Between Frontiers: Nation and Identity in a Southeast Asian Borderland explores what happens when the state actualizes its territoriality based on the fieldwork in, and archival research on, the borderland between Malaysian Sarawak and Indonesian Borneo. How does the state maintain national space, and how do people strategically situate themselves as members of a local community, nation, and ethnic group in a social field designated as national territory? By posing such questions in the context of concrete circumstances where a village boundary coincides with a national border, this study delineates state-society dialectics and the production of the nation viewed from the margins both as history. A staple of post-war academic writing, “nationalism” is a contentious and often unanalyzed abstraction that has come to be treated as something “imagined”, “fashioned”, and “disseminated”. Between Frontiers restores the nation to the social field from which it has been abstracted by looking at how the emergence of national spaces shapes the existence of people living in border zones, where they live between nations.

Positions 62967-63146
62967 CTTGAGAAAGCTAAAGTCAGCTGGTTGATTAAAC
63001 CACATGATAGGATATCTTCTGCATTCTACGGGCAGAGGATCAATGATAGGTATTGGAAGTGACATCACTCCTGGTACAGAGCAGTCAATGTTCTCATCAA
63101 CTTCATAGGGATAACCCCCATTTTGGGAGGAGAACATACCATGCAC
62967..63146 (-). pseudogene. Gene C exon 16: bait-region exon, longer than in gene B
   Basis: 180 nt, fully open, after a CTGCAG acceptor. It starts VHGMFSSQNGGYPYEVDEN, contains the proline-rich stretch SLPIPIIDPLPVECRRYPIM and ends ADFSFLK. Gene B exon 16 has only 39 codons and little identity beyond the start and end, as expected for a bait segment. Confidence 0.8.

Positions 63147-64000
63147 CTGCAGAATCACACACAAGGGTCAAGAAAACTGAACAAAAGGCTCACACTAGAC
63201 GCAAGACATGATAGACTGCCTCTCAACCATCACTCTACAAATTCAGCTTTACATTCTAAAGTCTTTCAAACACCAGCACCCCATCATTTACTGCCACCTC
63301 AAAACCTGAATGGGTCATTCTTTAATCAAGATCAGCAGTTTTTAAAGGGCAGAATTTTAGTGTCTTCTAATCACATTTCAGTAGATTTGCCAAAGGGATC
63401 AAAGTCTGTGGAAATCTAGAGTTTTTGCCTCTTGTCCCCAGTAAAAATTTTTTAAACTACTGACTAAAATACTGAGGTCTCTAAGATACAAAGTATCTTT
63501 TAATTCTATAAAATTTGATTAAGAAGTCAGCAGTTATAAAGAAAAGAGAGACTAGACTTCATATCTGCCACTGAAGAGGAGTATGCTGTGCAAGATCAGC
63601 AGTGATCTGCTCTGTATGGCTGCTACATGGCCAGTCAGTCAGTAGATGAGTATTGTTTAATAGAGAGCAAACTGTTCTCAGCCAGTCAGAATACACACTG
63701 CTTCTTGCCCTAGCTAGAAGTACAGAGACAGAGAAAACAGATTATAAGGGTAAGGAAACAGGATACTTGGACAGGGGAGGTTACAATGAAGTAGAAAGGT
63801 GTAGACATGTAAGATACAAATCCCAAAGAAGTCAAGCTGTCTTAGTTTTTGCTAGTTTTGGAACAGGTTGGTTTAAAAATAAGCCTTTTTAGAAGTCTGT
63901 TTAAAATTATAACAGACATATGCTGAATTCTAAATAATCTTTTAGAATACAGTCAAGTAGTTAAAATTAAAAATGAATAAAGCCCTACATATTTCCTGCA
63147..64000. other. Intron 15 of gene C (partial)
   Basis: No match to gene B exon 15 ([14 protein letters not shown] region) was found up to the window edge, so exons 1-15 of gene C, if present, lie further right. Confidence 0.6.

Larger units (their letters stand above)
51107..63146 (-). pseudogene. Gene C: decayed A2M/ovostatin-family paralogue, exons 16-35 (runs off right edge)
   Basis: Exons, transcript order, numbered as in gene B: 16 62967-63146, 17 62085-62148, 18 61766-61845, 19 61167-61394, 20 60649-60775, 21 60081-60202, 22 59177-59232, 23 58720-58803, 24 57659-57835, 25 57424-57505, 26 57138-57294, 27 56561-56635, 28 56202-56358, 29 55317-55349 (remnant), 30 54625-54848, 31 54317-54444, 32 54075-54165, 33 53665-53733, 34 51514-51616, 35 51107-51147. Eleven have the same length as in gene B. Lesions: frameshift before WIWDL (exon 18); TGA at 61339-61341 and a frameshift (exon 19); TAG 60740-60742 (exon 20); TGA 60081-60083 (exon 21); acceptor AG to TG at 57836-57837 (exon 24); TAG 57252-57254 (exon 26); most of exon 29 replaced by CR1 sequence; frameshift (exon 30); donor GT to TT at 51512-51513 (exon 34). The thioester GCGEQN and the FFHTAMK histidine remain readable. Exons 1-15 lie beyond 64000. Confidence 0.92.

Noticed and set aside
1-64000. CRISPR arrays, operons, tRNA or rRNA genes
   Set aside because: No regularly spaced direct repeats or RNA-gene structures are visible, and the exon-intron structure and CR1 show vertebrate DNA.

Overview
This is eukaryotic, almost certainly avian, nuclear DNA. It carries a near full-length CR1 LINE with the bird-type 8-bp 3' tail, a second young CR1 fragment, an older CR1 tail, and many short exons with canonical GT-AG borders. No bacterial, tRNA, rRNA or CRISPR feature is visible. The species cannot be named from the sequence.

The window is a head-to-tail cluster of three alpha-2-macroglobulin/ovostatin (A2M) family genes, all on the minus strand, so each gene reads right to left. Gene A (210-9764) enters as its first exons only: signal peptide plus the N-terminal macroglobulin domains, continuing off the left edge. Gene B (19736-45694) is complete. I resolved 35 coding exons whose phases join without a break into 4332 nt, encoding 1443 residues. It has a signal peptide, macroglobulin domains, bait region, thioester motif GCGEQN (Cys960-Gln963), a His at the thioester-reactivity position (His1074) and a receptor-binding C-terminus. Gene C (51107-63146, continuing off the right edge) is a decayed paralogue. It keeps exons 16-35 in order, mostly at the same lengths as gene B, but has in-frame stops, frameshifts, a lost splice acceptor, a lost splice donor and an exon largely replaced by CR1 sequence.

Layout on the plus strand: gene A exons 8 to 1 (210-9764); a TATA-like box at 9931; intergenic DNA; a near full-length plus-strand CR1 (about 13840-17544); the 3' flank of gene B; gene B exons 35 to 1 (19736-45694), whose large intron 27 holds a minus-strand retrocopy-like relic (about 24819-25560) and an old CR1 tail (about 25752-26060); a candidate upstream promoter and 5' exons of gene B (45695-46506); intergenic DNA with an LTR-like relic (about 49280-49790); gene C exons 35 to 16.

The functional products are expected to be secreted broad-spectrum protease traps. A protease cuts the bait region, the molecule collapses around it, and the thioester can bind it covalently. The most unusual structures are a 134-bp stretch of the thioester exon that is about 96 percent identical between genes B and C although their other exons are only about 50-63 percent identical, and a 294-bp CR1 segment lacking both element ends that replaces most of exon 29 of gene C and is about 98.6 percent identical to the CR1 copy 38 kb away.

Between Frontiers: Nation and Identity in a Southeast Asian Borderland
NOBORU ISHIKAWA is Associate Professor with the Center for Southeast Asian Studies at Kyoto University.
NUS Press (First Published, 2010)
288 pages including Bibliography and Index
Out of stock
List of Tables
List of Figures
List of Illustrations
List of Abbreviations
A Note on Currency
PART I: FROM SULTANATE FRONTIER TO NATIONAL PERIPHERY
1. The Geo-body in Transition
2. Inscribing a Boundary at the Imperial Margin
3. Contraband and Konfrontasi
PART II: INSCRIBING A VILLAGE AND A NATION ON THE BORDER
4. On the Periphery
5. The Genesis of Ethnic Displacement
6. Border Location Work
7. Osmotic Pressure of the Nation-State
8. Borderland Development
Appendix: Agriculture in Telok Melano
|22.9 × 15.2 × 0.7 cm
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